Is $f(x)=\sin(x^2)$ periodic?

Is the function $f:\Bbb R \rightarrow \Bbb R$ defined as $f(x)=\sin(x^2)$, for all $x\in\Bbb R$, periodic?

Here's my attempt to solve this:

Let's assume that it is periodic. For a function to be periodic, it must satisfy $f(x)=f(T+x)$ for all $x\in\Bbb R$, so it must satisfy the relation for $x=0$ as well. So we get that $T^2=k\pi \iff T=\sqrt{k\pi}$, $k\in\Bbb N$ (since $T$ must be positive, we remove the $-\sqrt{k\pi}$ solution).

So what now? I tried taking $x=\sqrt\pi$ and using the $T$ I found, and I get this: $$\sin\pi=\sin(T+\sqrt\pi)\iff-1=\sin(\pi(\sqrt k+1)^2)\iff k+2\sqrt k+1=3/2+l$$ Is this enough for contradiction? The left side of equation is sometimes irrational and gets rational only when $k$ is perfect square, which doesn't happen periodic, while the right hand side is always rational. Or I'm still missing some steps?

Thanks.

Let $f : \mathbb{R} \to \mathbb{R}$ be periodic with period $T$.

• The range of $f$ is precisely $f([0, T])$; in particular, if $f$ is continuous, the range of $f$ is bounded.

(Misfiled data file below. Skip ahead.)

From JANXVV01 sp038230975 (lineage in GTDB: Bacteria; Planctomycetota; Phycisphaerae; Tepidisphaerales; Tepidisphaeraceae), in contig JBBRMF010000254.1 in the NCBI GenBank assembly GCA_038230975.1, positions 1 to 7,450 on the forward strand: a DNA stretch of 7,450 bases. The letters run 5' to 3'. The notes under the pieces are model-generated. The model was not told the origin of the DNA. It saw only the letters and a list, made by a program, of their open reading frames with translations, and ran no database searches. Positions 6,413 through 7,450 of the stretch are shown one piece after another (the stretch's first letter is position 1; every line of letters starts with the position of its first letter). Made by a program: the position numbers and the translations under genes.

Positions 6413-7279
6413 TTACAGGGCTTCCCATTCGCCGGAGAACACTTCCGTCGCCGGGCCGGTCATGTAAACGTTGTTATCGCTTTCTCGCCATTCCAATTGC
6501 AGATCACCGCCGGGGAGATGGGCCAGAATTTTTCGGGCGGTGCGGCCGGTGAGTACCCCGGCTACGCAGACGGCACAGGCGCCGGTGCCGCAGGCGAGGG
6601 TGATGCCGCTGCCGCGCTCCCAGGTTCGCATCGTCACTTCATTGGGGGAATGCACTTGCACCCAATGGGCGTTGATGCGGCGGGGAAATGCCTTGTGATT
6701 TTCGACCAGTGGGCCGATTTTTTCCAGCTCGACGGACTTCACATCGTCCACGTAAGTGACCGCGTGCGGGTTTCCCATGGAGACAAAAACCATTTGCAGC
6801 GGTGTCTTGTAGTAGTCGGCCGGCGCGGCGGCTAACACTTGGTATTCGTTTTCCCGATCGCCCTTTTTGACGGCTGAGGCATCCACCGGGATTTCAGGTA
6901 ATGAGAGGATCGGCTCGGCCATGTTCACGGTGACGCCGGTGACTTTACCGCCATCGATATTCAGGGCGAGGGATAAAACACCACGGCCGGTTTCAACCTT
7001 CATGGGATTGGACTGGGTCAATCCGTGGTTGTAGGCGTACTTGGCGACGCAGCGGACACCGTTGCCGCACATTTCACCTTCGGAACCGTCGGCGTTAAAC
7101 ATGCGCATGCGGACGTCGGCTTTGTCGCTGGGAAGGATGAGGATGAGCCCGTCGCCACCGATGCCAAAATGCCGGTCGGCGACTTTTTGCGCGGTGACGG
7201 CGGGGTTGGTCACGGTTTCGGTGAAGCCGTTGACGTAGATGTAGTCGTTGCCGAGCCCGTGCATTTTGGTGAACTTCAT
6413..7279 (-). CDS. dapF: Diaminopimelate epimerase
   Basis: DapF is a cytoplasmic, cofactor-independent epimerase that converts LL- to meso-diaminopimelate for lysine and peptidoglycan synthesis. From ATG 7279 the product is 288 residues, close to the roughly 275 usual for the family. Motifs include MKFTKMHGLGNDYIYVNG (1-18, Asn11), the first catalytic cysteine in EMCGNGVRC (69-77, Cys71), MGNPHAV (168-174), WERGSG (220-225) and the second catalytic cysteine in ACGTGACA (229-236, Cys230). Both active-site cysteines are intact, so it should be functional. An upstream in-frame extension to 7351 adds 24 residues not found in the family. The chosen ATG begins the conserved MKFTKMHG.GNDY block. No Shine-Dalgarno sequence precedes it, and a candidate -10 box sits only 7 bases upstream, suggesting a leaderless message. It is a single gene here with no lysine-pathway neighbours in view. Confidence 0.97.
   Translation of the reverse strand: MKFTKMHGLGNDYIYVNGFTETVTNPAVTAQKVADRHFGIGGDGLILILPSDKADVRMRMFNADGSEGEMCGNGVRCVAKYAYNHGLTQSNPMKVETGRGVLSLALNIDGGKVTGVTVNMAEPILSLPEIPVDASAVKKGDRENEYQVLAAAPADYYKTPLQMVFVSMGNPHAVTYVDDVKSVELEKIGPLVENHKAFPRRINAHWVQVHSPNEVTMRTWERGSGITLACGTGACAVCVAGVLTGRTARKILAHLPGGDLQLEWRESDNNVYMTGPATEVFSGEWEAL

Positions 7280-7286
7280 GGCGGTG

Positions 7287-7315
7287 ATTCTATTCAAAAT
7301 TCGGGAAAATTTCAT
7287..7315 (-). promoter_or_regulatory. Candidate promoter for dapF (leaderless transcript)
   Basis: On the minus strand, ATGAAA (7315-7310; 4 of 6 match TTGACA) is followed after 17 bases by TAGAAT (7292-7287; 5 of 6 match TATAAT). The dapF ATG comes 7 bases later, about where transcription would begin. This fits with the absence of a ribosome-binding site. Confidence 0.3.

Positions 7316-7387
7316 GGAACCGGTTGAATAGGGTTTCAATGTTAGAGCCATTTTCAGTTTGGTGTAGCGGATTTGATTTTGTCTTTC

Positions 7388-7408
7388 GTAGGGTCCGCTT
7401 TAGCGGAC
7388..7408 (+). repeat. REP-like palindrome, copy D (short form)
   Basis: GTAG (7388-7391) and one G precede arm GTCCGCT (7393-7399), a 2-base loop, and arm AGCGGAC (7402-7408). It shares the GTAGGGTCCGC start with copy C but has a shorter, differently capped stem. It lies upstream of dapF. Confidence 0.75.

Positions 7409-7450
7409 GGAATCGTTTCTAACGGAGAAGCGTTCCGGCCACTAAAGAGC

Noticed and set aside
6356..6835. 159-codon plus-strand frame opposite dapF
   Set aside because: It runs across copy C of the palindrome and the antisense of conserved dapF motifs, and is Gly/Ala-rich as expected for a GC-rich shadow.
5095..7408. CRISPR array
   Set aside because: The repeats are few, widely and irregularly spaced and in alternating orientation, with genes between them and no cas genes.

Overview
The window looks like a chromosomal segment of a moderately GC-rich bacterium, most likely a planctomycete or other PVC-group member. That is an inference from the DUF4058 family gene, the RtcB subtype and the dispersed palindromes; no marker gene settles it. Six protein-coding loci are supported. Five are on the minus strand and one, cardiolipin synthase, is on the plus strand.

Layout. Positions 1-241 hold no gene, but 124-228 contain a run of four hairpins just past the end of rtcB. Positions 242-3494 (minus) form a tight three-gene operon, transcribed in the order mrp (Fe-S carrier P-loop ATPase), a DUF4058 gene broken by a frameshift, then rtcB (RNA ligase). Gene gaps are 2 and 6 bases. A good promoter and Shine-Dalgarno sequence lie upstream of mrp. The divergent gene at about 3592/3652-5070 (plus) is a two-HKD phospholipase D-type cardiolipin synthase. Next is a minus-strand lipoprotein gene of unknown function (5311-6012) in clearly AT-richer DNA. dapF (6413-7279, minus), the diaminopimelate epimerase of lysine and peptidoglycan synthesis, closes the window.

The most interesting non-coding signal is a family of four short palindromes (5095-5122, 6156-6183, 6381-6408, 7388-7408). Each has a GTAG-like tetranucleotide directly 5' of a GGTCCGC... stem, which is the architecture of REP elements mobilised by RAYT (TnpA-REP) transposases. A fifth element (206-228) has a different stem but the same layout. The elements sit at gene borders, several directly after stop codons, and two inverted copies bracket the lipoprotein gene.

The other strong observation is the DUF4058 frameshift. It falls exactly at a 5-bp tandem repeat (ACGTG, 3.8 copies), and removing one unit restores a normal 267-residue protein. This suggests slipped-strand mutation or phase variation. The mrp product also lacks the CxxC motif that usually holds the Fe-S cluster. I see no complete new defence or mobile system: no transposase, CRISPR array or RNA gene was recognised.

• If $f$ is differentiable, then $f'$ is periodic with period $T$.

Note that $f(x) = \sin(x^2)$ is differentiable and $f'(x) = 2x\cos(x^2)$ which is unbounded. Therefore, $f'$ cannot be periodic by the first point, and hence $f$ cannot be periodic by the second point.

• Could you be a bit more specific or give me some links for this theorem about connection between periodicity and derivatives? We didn't mention that in our classes and it seems very useful. Jan 20, 2013 at 11:40
• Well, if you differentiate both sides of $f(x) = f(x + T)$, you get $f'(x) = f'(x + T)$, so $f'$ must be periodic with period at most $T$. I'm not sure how to prove that the period must be $T$. Either way, all you need is that $f'$ is periodic. Jan 20, 2013 at 11:56
• @Lazar Ljubenović Note the following: $f'(x+T)=\frac{f(x+T+\Delta x)-f(x+T)}{\Delta x}=\frac{f(x+\Delta x)-f(x)}{\Delta x}=f'(x)$. Jan 20, 2013 at 12:17

Your approach simply forces $k$ to be a square. Observing that the LHS will be irrational sometimes is a crucial idea but it cannot apply when you are using only two intervals $[0, T]$ and $[\sqrt{\pi}, \sqrt\pi + T]$ to form equations. Here is an approach that uses more.

Assume that $f$ is periodic with period $T$. Note that the solution set for $f(x) = 0$ is $\{\pm\sqrt{n\pi}\ |\ n = 0, 1, 2, \dotsc\}$. For any nonnegative integer $m$, $f(\sqrt{m\pi}) = 0$ thus $f(\sqrt{m\pi} + T) = 0$. Hence, there exists some integer $k_m$ such that $\sqrt{m\pi} + T = \sqrt{k_m\pi}$. Note that $T = \sqrt{k_0\pi}$, which gives us \begin{align} \sqrt m + \sqrt k_0 &= \sqrt k_m\\ m + k_0 + 2\sqrt{mk_0} &= k_m. \end{align}

And now we have a number-theoretic question. Let $k_0 = a^2b$, where $a^2$ is the greatest square that divides $k_0$.

1. If $b = 1$, choose $m = 2$ to have an irrational LHS and an integer RHS.
2. If $b \neq 1$, choose $m = 1$ to have an irrational LHS and an integer RHS.